An Advent Journey: Reflections for Weary Travelers — Day Fourteen

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Luke 1:5-17, The Message

During the rule of Herod, King of Judea, there was a priest assigned service in the regiment of Abijah. His name was Zachariah. His wife was descended from the daughters of Aaron. Her name was Elizabeth. Together they lived honorably before God, careful in keeping to the ways of the commandments and enjoying a clear conscience before God. But they were childless because Elizabeth could never conceive, and now they were quite old.

It so happened that as Zachariah was carrying out his priestly duties before God, working the shift assigned to his regiment, it came his one turn in life to enter the sanctuary of God and burn incense. The congregation was gathered and praying outside the Temple at the hour of the incense offering. Unannounced, an angel of God appeared just to the right of the altar of incense. Zachariah was paralyzed in fear.

But the angel reassured him, “Don’t fear, Zachariah. Your prayer has been heard. Elizabeth, your wife, will bear a son by you. You are to name him John. You’re going to leap like a gazelle for joy, and not only you—many will delight in his birth. He’ll achieve great stature with God.

“He’ll drink neither wine nor beer. He’ll be filled with the Holy Spirit from the moment he leaves his mother’s womb. He will turn many sons and daughters of Israel back to their God. He will herald God’s arrival in the style and strength of Elijah, soften the hearts of parents to children, and kindle devout understanding among hardened skeptics—he’ll get the people ready for God.”

I love Zachariah. He gives me hope! He was old, he was faithful, he was also uncertain, frightened and eventually, silenced! But this beautiful promise? This assurance of answered prayer? It changes him in profound ways. And it changes the world in profound ways, too. John, we’re told, was filled with the Spirit from the get-go, a dedicated servant of God from infancy. Another Elijah. Do you get that? That right there is the prophetic fulfillment the people of God had been waiting for — Elijah was to come again, to announce the coming of the Messiah, the anointed one, the promised one, the deliverer. Only Elijah didn’t look like Elijah, did he? Nope. He looked like John. And the Messiah? He didn’t look like what they expected, either.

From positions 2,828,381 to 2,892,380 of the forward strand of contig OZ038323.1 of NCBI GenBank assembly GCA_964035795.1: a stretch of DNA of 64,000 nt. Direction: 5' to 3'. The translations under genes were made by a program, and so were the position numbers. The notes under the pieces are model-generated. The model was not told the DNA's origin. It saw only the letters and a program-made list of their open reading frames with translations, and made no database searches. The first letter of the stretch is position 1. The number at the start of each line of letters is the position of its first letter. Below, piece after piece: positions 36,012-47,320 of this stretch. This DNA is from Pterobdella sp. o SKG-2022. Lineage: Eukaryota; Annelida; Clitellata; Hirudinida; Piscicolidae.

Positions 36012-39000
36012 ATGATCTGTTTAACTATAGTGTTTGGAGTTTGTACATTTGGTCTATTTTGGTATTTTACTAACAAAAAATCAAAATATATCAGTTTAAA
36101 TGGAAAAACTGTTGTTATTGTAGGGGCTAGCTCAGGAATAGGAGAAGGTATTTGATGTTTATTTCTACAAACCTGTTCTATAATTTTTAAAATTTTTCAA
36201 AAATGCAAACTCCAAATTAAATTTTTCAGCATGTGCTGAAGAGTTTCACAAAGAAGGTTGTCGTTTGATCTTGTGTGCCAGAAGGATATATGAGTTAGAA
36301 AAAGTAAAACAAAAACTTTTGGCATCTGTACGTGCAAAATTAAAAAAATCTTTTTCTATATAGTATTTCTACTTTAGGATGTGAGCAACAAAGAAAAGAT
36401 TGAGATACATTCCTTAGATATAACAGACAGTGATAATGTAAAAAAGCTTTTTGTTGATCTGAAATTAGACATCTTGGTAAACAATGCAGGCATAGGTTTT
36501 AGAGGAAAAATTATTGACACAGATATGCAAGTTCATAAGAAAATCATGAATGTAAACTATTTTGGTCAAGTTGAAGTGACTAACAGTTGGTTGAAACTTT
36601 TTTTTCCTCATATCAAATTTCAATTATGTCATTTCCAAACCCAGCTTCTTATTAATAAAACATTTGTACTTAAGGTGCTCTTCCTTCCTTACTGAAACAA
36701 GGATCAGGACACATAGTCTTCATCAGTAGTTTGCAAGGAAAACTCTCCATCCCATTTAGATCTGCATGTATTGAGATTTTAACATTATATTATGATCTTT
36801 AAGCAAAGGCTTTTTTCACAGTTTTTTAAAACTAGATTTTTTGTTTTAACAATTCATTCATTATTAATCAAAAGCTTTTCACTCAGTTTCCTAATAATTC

But then, he never does.

Lord, thank you for the many ways in which you surprise us! Thank you for being the kind of Messiah who uses love as your only weapon and forgiveness as your only shield. Thank you for calling us to newness of life in the kingdom of God, that kingdom of upside-downness and wonderful, unexpected strangeness. Give us eyes to see, Lord. Eyes to see.

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Comments

  1. Oh, yes–eyes to see the surprises. I don’t want to be one of those old sticks in the mud who hangs on to preconceived ideas held for so long they feel like truth. Only they aren’t. Lord, may I too be ready to accept those new things you’ve ordained; may I continually allow your newness of life to impact my spirit. Thank you, Diana, for a thought-provoking, prayer-inducing post!

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